The seventh-generation version of Germany's world-famous hatch is hard to fault.
The Volkswagen Golf has defined the hatchback class for nearly 40 years.
Germany’s world famous small car was last launched in Australia in 2009, but the new Volkswagen Golf Mk7 model is the first all-new generation for a decade.
While Golf Mk6 has been a benchmark car in the small car class for four years, it was more of a major update while Volkswagen brought its new modular vehicle architecture – dubbed MQB – into play.
The clever setup will allow VW to share major interchangeable platform and component pieces not just between a broad range of Volkswagen models but also throughout the whole group that also encompasses the likes of Audi, Skoda and Seat.
More flexible production, shorter engineering hours, and an even larger number of related models will all help make Volkswagen even more of a giant when it comes to volume and profit, though the amortisation of costs should also benefit car consumers.
The new Volkswagen Golf brings more content than before but starts $500 less then the outgoing model – priced from $21,490 with a manual gearbox ($23,990 for auto).
There are of course rivals in the small car segment that cost from $19,990, though VW continues its strategy of pitching the Golf – like its brand – as semi premium.
Yet there’s nothing half-luxury about the Golf 7’s interior. You wouldn’t find yourself stepping out of a BMW 1 Series, for example, and thinking you’d jumped into a higher-volume car.
Beyond excellent fit and finish, it’s the extensive use of soft-touch materials, the surface quality of harder plastics, the tactility of switches and dials, and VW’s trademark attention to detail – such as carpeted door pockets and rubber-matted cupholders – that allow the Volkswagen Golf cabin, even in base trim, to transcend mainstream small car interiors.
There’s also more room. From a longer car (up 81mm to 4365mm), VW has extended the Golf’s wheelbase – previously the shortest in its class – to liberate extra legroom. There’s also footspace and headroom aplenty for two tall passengers, five if you really must but recommended for short trips only, and the rear seat bench is angled perfectly for good under-thigh support.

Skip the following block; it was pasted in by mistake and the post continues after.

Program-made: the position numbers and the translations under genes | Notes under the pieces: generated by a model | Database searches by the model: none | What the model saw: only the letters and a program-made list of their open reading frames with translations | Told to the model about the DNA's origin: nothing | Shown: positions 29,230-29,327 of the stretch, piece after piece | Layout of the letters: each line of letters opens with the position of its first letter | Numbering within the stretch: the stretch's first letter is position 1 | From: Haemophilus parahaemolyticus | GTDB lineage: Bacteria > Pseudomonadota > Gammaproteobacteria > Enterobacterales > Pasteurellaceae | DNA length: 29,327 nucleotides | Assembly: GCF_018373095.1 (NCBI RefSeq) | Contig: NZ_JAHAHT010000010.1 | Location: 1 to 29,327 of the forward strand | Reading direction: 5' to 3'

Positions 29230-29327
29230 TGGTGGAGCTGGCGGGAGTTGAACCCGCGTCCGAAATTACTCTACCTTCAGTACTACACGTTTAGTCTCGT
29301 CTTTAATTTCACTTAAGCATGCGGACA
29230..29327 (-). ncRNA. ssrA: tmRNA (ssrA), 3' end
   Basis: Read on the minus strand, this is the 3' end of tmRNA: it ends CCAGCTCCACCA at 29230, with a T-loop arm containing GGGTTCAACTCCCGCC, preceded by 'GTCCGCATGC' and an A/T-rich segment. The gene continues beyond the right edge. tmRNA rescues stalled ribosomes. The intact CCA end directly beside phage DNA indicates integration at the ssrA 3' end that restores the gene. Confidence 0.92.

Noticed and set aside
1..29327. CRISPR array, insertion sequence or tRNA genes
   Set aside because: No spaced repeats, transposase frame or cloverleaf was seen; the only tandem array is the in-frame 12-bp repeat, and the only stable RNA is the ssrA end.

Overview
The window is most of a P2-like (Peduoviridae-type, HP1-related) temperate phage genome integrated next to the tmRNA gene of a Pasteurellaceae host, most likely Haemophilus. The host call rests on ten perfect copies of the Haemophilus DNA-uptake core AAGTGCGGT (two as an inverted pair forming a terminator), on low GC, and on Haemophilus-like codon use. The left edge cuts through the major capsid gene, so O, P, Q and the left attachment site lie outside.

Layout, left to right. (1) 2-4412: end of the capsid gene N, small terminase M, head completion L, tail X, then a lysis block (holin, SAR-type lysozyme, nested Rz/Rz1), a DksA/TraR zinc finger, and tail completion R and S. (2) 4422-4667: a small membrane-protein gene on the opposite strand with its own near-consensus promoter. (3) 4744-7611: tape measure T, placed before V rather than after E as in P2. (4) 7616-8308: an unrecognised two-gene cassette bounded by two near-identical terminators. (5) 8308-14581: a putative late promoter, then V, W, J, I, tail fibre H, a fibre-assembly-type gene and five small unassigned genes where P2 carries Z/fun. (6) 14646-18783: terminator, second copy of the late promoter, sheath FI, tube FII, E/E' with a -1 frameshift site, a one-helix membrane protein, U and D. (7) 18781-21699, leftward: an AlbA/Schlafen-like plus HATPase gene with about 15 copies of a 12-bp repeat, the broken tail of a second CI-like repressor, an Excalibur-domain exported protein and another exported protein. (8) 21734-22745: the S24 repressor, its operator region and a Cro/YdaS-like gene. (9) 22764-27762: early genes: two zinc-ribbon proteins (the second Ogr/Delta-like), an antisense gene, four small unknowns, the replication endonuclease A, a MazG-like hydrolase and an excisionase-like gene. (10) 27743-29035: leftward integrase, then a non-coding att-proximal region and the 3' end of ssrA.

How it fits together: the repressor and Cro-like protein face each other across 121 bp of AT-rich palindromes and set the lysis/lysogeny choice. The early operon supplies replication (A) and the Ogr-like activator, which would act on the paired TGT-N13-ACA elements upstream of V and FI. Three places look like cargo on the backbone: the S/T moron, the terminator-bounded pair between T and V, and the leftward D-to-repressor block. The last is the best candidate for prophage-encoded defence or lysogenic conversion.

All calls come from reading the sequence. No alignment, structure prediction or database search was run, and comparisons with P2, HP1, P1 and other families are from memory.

Boot space is not the biggest in class but it gains a useful 30 litres to move up to 380 litres overall. The boot floor can also be manipulated to have either a deeper boot or a higher loading lip that sits flush with the rear seatbacks when they’re folded.
The only major criticism we could level at the Golf in this area is that the interior styling is again firmly planted in the ‘conservative’ camp.
Same goes for an exterior that, while sharper and squatter looking than Mk6, is again evolutionary. But would buyers have it any other way?
The Volkswagen Golf rides on 15-inch (steel) wheels in base form, 16-inch alloy wheels in Comfortline specification, or 17-inch alloys in Highline form.
Only the 90TSI entry Golf comes with the option of upgrading to another trim level – Comfortline, priced from $24,990. It’s a $3500 jump to Comfortline, which inside adds key features such as dual-zone climate control, front and rear parking sensors, rain-sensing wipers and a rear-view camera to existing standard items of seven airbags, auto hold function, electric parking brake, cruise control, Bluetooth, trip computer and 5.8-inch colour touchscreen.
The more powerful petrol model – the $31,990 103TSI – and $34,490 110TDI diesel variant are both Highline grade only.
Highline highlights are satellite navigation and the best seats – offering the best combination of support and comfort - found in the regular VW Golf range for now (GTD and GTI are due later this year; R in 2014).
Otherwise the more powerful version of two 1.4-litre four-cylinder turbocharged engines offered isn’t necessarily a reason to buy the 103TSI over the 90TSI (with 103kW and 90kW respectively as the badges indicate).
The 103kW/250Nm VW Golf 103TSI is quicker and slightly more economical – with a 0-100km/h claim of 8.4 seconds and fuel efficiency of 5.2 litres per 100km comparing with the 90kW/200Nm VW Golf 90TSI DSG’s figures of 9.3 seconds and 5.4L/100km.